New research reveals a pill-free way to beat back dementia

I don’t often write about acupuncture. But it’s not because I don’t believe in it.

In fact, have several acupuncturists who work in my office — and I’ve been known to have treatments myself on occasion. So while I don’t personally perform the service, I can absolutely vouch for its value.

That’s why, when I do come across a study on acupuncture, I’m always eager to share it. Especially when it deals with an issue that means a lot to my patients and readers, like preserving memory. And recent research shows that acupuncture may help reverse mild cognitive impairment.

This new meta-analysis looked at five different trials, featuring more than 550 patients with memory loss and cognitive decline. Of the group, roughly half received acupuncture. Researchers compared their results with patients who received the drug nimodipine — a calcium-channel blocker prescribed off-label for memory problems.

The studies featured half-hour sessions of acupuncture, three to five times a week, for two to three months.

Ultimately, the acupuncture patients fared significantly better than patients who took nimodipene alone.

In other words, acupuncture — either as a complementary therapy or on its own — appears to improve cognitive function in patients suffering mental declines. Not too shabby for a bunch of needles stuck into random body parts. (Of course, they’re not random at all…but unless you’re trained in Chinese medicine, the needle placement may not seem to make much sense at times.)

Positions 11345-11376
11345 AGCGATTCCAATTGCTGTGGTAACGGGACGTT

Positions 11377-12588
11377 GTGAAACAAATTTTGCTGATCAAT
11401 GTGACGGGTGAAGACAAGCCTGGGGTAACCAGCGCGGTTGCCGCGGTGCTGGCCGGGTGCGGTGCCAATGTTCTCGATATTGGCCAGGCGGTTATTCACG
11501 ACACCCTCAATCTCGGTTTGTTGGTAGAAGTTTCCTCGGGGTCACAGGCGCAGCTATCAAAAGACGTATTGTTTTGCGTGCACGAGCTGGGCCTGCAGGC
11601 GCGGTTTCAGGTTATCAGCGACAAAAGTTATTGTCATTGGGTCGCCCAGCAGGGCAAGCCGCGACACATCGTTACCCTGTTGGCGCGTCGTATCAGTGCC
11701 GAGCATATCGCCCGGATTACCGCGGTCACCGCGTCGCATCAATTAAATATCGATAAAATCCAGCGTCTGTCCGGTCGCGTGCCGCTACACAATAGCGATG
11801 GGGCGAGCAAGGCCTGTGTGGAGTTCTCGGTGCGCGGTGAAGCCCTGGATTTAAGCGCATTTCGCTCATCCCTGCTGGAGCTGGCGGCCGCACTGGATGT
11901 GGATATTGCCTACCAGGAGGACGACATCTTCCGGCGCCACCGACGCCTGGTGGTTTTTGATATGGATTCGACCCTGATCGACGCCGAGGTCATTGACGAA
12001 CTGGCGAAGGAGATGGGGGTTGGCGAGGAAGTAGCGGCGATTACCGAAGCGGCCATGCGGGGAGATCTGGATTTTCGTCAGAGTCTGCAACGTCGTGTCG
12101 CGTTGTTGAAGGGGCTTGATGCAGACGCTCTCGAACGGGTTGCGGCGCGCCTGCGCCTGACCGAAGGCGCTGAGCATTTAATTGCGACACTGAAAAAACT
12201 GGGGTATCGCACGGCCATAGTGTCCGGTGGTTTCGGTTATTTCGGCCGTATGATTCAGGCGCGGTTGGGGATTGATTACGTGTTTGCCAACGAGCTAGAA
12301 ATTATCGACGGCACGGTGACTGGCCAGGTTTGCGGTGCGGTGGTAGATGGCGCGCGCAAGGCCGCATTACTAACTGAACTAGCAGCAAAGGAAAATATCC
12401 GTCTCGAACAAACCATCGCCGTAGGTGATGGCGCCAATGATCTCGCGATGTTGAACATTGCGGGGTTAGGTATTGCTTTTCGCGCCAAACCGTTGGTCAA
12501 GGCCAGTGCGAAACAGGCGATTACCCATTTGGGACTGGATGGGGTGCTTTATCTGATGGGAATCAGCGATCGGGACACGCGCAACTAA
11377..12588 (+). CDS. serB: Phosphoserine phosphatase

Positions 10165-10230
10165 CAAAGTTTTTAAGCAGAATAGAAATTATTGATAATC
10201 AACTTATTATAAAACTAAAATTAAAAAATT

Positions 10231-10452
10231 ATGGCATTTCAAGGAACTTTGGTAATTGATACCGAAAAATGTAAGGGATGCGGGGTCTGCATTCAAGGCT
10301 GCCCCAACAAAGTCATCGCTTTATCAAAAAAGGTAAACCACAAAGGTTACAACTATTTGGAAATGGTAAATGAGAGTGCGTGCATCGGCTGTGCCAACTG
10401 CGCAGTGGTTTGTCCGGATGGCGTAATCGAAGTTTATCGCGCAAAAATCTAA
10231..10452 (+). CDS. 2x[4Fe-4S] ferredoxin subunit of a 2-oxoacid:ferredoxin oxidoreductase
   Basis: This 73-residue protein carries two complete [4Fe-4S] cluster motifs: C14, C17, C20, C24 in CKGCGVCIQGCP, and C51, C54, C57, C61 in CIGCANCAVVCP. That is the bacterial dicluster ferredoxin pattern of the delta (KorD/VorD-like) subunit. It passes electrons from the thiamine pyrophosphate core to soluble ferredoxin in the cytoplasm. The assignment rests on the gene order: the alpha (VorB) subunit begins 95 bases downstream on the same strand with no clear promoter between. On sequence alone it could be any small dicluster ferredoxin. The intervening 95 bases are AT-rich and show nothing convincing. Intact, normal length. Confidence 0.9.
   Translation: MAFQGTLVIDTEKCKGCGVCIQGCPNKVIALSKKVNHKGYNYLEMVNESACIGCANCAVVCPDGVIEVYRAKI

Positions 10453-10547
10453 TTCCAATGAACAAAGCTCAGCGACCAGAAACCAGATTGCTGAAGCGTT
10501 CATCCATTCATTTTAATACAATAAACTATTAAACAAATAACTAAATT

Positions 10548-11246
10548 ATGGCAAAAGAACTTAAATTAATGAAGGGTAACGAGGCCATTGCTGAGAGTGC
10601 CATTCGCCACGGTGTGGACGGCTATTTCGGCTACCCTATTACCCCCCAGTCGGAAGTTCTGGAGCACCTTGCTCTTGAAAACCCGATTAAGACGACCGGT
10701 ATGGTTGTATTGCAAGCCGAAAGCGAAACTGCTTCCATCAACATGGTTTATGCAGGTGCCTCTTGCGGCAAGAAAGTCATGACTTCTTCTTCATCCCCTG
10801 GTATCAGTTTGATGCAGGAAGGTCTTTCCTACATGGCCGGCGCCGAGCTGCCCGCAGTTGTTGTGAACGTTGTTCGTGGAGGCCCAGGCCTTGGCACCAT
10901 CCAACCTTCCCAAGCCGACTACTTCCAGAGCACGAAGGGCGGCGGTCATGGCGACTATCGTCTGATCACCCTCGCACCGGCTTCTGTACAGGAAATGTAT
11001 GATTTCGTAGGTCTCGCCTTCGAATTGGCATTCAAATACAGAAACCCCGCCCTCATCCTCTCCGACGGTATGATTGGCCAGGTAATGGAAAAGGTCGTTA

This is important information. Because with the sharp rise in the elderly population — not to mention conventional medicine’s lackluster success when it comes to mitigating cognitive decline — more and more people are going to be living with dementia.

Suffice it to say, we need to know how to handle this looming brain crisis way better than we are now. The question is, how long will it take mainstream medicine to catch up with studies like this one?

Sadly, I fear the answer — as usual — is “too long.”

As I’ve said before, it really doesn’t matter what works. If research shows that standing on your head will help you feel and function better, then I’m going to recommend that you do it every single day.

Granted, we all have to face up to the fact that aging is inevitable. You can slow the turning wheels of time, but you can’t stop them — and that simply isn’t going to change.

But what can change is how we age. We can live longer and better. It IS possible. And leaving no stone unturned — and no treatment unexamined or untried — is a way for us to do just that.

So as far as I’m concerned, the powers-that-be can spare me their skepticism. I care about clinical research as much as the next doctor — and I’m always pleased to be able to back up my points with hard evidence when studies like this one come along.

But as you have read here many times, I’ve often been right long before any “proof” came along. I’ve got a practice full of healthy, vibrant patients to show for it… and frankly, that’s proof enough for me.